Versace's art treasure goes under hammer

AN Ipswich art treasure owned by murdered fashion designer Gianna Versace - originally thought to have been sold for just �1 - is expected to fetch �10,000 at auction.

AN Ipswich art treasure owned by murdered fashion designer Gianna Versace - originally thought to have been sold for just �1 - is expected to fetch �10,000 at auction.

The painting - titled The Death of Eucles - was created by local artist Frederick George Cotman and used to hang in the town hall.

But in 1956 it was sold by the Ipswich Corporation Museum Committee - possibly for as little as �1.

It is now expected to fetch up to �10,000 when it is auctioned at Sotheby's' in London on Wednesday, March 18 - along with 550 other possessions previously belonging to the dead Italian fashion designer.


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Frederick George Cotman lived in London Road, Ipswich and later moved to Whitegates, Felixstowe.

The painting was exhibited at the prestigious Royal Academy in London in 1874 and shows the death of Eucles - a brave Athenian general who was brutally murdered in 422 BC.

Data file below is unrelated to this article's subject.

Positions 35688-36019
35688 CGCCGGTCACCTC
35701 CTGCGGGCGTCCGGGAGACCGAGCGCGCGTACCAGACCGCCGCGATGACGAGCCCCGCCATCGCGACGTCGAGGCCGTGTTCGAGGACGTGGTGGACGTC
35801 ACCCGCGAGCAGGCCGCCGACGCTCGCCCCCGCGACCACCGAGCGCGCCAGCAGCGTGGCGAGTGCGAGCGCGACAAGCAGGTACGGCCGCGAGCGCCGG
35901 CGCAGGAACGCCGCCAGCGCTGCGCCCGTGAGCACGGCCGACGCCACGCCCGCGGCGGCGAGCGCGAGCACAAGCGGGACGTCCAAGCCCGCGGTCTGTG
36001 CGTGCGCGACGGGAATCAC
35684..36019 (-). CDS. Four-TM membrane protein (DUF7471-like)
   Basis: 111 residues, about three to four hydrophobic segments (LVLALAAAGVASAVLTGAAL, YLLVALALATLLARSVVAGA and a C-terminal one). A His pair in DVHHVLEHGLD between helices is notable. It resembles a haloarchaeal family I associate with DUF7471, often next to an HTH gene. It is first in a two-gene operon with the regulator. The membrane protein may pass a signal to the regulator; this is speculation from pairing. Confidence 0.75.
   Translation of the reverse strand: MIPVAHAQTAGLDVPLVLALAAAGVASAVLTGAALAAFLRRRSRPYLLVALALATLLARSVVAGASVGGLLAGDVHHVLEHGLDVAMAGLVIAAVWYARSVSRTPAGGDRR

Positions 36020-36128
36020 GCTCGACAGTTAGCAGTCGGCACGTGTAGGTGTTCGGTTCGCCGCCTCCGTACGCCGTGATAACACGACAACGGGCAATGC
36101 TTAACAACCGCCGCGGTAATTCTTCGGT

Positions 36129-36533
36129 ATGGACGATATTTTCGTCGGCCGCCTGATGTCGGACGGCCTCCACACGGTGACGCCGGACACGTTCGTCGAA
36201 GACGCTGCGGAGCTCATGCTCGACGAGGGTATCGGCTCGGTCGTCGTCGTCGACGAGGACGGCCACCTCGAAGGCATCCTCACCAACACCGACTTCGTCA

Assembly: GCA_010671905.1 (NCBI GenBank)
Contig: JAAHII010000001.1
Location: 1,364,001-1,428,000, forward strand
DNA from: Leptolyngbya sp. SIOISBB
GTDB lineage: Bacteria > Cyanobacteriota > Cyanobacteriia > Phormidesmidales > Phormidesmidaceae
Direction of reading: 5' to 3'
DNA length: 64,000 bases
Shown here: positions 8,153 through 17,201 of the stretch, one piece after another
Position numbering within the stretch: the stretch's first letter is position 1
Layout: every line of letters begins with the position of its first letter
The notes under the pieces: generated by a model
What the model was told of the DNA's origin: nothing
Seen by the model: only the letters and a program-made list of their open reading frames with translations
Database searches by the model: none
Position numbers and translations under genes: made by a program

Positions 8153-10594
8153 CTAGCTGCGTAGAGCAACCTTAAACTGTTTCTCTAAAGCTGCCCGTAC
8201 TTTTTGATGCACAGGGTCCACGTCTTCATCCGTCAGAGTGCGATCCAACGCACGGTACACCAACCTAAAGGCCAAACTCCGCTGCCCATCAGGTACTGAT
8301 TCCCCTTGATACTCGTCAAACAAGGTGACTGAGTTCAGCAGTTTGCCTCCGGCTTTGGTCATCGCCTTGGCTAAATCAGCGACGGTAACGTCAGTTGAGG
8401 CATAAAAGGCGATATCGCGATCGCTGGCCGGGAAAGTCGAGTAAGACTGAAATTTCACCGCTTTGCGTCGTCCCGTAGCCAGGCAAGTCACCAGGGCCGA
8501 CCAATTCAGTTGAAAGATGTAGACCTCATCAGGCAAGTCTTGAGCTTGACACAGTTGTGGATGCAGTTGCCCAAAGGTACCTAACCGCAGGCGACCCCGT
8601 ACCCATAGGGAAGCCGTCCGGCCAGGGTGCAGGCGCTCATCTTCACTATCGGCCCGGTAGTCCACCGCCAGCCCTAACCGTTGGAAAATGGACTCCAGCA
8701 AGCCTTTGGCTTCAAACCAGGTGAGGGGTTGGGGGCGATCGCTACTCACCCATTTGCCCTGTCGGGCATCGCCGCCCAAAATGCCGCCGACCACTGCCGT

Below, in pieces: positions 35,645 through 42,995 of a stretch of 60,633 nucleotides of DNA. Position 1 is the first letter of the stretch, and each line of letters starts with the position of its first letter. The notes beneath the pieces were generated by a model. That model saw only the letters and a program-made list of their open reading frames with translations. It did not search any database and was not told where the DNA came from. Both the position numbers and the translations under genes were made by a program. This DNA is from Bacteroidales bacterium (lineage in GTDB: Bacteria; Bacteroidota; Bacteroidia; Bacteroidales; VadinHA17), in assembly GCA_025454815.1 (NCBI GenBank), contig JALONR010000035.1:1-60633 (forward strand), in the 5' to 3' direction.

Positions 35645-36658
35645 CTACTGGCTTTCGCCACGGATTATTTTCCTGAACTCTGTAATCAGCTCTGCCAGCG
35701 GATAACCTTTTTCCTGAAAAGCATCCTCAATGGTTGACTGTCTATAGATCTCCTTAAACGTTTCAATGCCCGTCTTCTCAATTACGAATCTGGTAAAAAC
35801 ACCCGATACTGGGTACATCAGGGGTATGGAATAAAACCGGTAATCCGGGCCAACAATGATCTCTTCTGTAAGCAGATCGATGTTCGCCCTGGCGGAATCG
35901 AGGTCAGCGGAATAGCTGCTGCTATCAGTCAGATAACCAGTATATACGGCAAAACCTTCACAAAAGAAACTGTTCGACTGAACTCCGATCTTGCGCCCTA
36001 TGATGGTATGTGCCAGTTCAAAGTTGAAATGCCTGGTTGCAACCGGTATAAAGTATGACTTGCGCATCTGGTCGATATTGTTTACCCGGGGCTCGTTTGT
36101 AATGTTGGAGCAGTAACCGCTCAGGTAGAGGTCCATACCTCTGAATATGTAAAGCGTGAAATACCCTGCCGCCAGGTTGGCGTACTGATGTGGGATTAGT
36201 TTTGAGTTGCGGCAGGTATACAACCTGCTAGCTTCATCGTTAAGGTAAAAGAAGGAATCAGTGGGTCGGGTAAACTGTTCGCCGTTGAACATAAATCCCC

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Emma Roodhouse, art curator at the Colchester and Ipswich Museum Service, said: “The painting was sold in 1956. There was quite a large sale of works in the collection to raise money for the running of the museum.

“The Cotman picture is one of four listed by the artist that they sold. Unfortunately they probably sold it for all of a �1.”

The painting was much admired by Gianni Versace and in recent years languished at his luxury mansion, Villa Fontanelle, on the shores of Lake Como, Italy.

The fashion designer - whose possessions are expected to fetch up to �2m when they are auctioned - was murdered outside his Miami home at the age of 50 on July 15, 1997.

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